A DOWNWARD SAG and hooded gaze now greet me when I consult the mirror, despite a ridiculously expensive French eye cream, which I eke out each morning (I think it works like adhesive and sort of props up the folds of skin, a Last Stand similar to the Dutch boy with his finger in the dike). Soon I will be peering out of veritable corridors of flesh, as if I am retreating into myself as I grow older.   
I’m sad about this, mostly because of the bloodhound look (cute on a dog, less so on me). But it would be so much worse if the skin in question were unnaturally taut, the eyes pulled slightly to the sides of my head, as they are on women who have “had work.” On The Good Wife, have you noticed how Christine Baranski’s tight-around-the-eyes skin makes her look like a space alien? I love everything about her and Diane—the acerbic, grown-up lawyer she plays on the show—except that.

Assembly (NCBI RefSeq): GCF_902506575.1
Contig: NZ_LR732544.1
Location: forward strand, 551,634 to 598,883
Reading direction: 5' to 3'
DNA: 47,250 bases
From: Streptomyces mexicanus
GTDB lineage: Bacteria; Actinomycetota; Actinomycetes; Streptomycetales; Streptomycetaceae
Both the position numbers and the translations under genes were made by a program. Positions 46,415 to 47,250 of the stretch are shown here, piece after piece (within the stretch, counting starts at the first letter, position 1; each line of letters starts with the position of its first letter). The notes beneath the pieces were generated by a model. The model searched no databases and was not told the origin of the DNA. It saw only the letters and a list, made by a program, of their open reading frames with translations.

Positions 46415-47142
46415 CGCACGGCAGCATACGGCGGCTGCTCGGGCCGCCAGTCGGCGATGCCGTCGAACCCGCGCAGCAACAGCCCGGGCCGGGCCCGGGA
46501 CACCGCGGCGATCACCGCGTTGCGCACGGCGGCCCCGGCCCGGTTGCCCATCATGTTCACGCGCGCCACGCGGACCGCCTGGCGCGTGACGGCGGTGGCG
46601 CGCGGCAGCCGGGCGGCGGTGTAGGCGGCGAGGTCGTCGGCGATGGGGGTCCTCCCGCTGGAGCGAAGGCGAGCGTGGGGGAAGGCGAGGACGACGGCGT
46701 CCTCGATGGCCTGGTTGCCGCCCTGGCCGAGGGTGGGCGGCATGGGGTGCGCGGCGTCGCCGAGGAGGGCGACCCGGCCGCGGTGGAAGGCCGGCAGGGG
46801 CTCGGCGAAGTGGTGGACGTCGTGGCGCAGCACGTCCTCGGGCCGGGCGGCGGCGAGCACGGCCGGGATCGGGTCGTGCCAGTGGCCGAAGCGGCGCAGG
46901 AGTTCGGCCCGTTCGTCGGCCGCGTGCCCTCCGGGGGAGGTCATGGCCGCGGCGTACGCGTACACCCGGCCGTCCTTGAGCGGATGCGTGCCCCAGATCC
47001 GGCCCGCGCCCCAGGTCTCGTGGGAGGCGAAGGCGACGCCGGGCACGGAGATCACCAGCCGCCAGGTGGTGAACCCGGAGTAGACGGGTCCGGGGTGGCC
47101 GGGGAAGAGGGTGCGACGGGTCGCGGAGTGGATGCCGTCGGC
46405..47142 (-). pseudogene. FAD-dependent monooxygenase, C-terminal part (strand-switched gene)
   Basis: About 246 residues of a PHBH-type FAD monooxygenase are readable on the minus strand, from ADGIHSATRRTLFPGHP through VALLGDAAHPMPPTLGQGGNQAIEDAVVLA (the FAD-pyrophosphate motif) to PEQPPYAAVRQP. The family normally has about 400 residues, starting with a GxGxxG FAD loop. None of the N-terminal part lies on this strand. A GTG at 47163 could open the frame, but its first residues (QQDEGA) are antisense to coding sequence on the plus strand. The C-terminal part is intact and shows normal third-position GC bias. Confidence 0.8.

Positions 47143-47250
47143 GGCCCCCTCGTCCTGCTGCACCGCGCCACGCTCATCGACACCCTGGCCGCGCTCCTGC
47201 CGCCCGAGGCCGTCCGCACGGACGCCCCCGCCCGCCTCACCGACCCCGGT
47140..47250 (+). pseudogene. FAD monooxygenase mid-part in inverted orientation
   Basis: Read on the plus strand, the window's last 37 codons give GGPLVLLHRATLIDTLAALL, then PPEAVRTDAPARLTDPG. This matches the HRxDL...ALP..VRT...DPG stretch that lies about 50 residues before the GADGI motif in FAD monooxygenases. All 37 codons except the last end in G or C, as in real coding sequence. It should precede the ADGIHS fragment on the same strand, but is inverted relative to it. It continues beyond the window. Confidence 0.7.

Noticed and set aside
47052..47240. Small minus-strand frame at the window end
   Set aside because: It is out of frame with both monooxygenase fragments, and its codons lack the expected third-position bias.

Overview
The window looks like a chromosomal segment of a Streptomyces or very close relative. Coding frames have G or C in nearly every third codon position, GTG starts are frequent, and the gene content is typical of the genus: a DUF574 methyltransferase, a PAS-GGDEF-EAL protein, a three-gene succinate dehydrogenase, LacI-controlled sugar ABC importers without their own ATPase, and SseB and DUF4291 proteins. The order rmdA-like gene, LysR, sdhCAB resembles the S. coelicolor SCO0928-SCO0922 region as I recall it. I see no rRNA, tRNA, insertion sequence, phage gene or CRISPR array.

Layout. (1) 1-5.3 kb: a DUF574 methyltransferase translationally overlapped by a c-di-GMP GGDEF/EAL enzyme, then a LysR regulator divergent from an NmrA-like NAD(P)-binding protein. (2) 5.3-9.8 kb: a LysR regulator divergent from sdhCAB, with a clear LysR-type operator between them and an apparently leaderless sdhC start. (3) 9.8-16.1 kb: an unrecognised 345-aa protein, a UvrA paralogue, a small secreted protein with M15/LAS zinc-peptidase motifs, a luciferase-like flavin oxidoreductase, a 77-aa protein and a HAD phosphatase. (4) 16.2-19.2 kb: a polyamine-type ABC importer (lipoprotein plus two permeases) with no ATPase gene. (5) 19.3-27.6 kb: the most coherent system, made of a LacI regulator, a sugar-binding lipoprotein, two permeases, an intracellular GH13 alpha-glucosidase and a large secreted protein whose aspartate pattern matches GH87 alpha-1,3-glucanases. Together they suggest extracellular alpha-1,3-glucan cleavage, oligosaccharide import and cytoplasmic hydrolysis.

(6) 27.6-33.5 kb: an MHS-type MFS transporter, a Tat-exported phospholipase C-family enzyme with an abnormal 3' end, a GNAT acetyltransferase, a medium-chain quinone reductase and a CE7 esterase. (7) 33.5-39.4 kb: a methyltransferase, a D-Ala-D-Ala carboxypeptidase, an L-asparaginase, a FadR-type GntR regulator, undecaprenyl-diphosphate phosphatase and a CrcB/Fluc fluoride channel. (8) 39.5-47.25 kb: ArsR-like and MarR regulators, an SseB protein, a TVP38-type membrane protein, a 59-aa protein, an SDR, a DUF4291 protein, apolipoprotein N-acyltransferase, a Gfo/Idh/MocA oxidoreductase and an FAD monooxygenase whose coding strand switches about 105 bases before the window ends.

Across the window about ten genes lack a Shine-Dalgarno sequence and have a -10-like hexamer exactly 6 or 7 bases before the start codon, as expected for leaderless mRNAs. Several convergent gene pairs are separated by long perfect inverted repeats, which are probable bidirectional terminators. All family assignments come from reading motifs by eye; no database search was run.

When I was at the dermatologist the other day, I mentioned The Eye Thing. She scrutinized me in a way I can only call acquisitive. I am fonder of her than most of my medical support team, but, like all skin docs, she does tons of nonsurgical facial “improvements” (I know because of brochures lying around the examination room). Despite my sense of decrepitude, I am not (yet) tempted by dermabrasion or chemical peels or laser treatments. She didn’t push it.
I am trying to think of my eyes as wise and beautiful rather than lost in the caverns of age. If they are the windows to the soul, I want mine to be truthful, not a deception.